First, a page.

Viral Videos on Food Shortages and Quarantine Conditions During Shanghai Lockdown

After conducting nucleic acid testing on its 26 million residents this week, Shanghai remains under lockdown. The metropolis has reported over 120,000 cases of COVID-19 thus far, most of them asymptomatic. Nationwide, an estimated 193 million Chinese citizens in 23 cities are currently under lockdown—areas that account for 13.6% of China’s GDP, according to Nomura brokerage. Residents confined to their homes are largely dependent on some combination of government deliveries, individual online purchases, and collective purchases of food and supplies, but quarantine zone restrictions, a shortage of delivery drivers, and supply chain disruptions have caused serious shortages of food, medicine, and other necessities in many communities. This in turn has led to an outpouring of frank complaints and protests, including a large number of viral videos on Chinese social media. Although not all of the video content could be independently verified, CDT Chinese editors have put together a compilation of 14 of the most widely shared and credible videos from Shanghai’s lockdown. The selected videos and captions below highlight issues related to the supply chain, food shortages, and general living conditions:

First video, posted on March 29. Residents of a community in Minhang District, Shanghai, gather and shout slogans such as “We want the residents’ committee to step up and resolve these problems!” and “We want to eat, we want to go to work, we want freedom!” [Video courtesy of Radio Free Asia. Also confirmed by Bloomberg News.]

Third video, posted on March 31. Residents of a community in Shanghai protest the high price of food by shouting “We want cheap food” and “The police do nothing, the police don’t care.” A man with a megaphone shouts, “And you police, you’re not even here to sort things out…” At the end of the video, a bystander comments, “They’re coming to arrest people.” Some online sleuths identified the community as Haitangyuan [Haitang Garden], located in Hui County, Gaohang Township, in Shanghai’s Pudong district.

Fourth video, posted on April 1. In the Weifang Wucun housing complex [as identified by the signage on the community recreation room in the background] located on Laoshan Road in Shanghai’s Pudong district, residents unhappy with the lockdown of their community clash with pandemic prevention volunteers. [China’s online humorists have dubbed such overzealous volunteers “pandemic prevention enthusiasts.”] According to netizens, this is not the first time this sort of conflict has occurred.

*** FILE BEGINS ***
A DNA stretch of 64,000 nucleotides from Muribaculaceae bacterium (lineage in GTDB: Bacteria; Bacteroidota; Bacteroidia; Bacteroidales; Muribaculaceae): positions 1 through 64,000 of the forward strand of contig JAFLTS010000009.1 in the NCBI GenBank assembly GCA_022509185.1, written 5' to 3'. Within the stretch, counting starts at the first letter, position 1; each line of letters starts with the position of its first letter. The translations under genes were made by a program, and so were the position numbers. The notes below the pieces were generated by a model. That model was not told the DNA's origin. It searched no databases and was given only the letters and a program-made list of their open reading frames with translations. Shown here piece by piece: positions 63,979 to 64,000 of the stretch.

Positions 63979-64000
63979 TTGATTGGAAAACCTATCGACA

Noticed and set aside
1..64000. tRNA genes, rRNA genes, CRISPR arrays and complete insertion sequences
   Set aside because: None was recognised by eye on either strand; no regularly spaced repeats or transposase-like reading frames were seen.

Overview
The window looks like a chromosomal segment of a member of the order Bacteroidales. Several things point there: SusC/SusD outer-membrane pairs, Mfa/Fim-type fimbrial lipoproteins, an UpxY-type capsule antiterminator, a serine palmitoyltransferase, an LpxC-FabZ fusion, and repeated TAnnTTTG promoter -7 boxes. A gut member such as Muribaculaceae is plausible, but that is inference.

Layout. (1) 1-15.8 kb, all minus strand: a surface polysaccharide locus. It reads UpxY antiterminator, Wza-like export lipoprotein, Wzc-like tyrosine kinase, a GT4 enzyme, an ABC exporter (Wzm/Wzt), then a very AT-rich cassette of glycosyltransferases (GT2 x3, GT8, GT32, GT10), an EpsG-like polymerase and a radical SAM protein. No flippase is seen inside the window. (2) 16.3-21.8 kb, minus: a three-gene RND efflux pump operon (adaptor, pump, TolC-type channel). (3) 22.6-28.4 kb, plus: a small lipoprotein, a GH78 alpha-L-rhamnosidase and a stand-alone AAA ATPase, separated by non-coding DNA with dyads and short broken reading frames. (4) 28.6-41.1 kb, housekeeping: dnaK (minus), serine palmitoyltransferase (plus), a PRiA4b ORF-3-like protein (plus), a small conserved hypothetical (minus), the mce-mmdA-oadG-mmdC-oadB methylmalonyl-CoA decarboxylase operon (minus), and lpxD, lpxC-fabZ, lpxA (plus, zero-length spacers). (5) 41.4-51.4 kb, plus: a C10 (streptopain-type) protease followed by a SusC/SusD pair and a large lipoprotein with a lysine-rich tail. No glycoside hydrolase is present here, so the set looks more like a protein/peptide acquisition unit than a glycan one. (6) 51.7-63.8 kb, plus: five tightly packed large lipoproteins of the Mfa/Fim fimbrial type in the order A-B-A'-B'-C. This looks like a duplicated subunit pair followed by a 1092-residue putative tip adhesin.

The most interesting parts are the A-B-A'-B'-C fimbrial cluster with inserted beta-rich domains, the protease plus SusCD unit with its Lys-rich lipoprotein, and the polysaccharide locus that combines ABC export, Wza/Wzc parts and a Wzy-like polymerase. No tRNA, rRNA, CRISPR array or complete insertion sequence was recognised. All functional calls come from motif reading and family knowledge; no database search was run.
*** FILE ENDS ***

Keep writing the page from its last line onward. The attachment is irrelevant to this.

Fifth video, posted on April 2. After Shanghai transformed the New International Expo Center venue into a centralized quarantine facility, videos showing the conditions in quarantine appeared online. Some of the videos featured people in quarantine complaining about poor living conditions, inadequate sanitation or disinfection protocols, and excessive crowding. [Chinese]

Earlier this week, online videos revealed chaotic scenes at a designated field hospital in Nanhui, Shanghai, as quarantined residents fought over food and supplies, with audible voices in the background complaining that everyone was “stealing.” A WeChat article by author LYZ / 恰帕斯东风电钻, republished by CDT Chinese, describes a number of incidents in which workers and residents found themselves locked in without adequate food or supplies. A portion is translated below:

On April 1, screenshots of chat records shared online showed that over 1,000 people were locked down in the Jiuting No. 8 Bridge Wholesale Market in Shanghai’s Minhang district for more than ten days. The market’s merchants were forced to sleep on the ground and there was a risk of cross-infection. Their entreaties for help were censored on Weibo and Douyin, and phone calls for outside help did not go through. Two weeks previously, a similar incident occurred at the Songjiang Building Supplies Market, when people were confined inside without food or drink, triggering a mass protest.

[…] On April 2, a Weibo blogger stated that many construction workers had been locked into their lodgings in Shanghai’s Pudong district. Because the toilets and bathrooms were communal, the workers could not avoid the risk of cross-infection. Workers in unit one were served only two meals per day, while those in unit two had to subsist on instant noodles.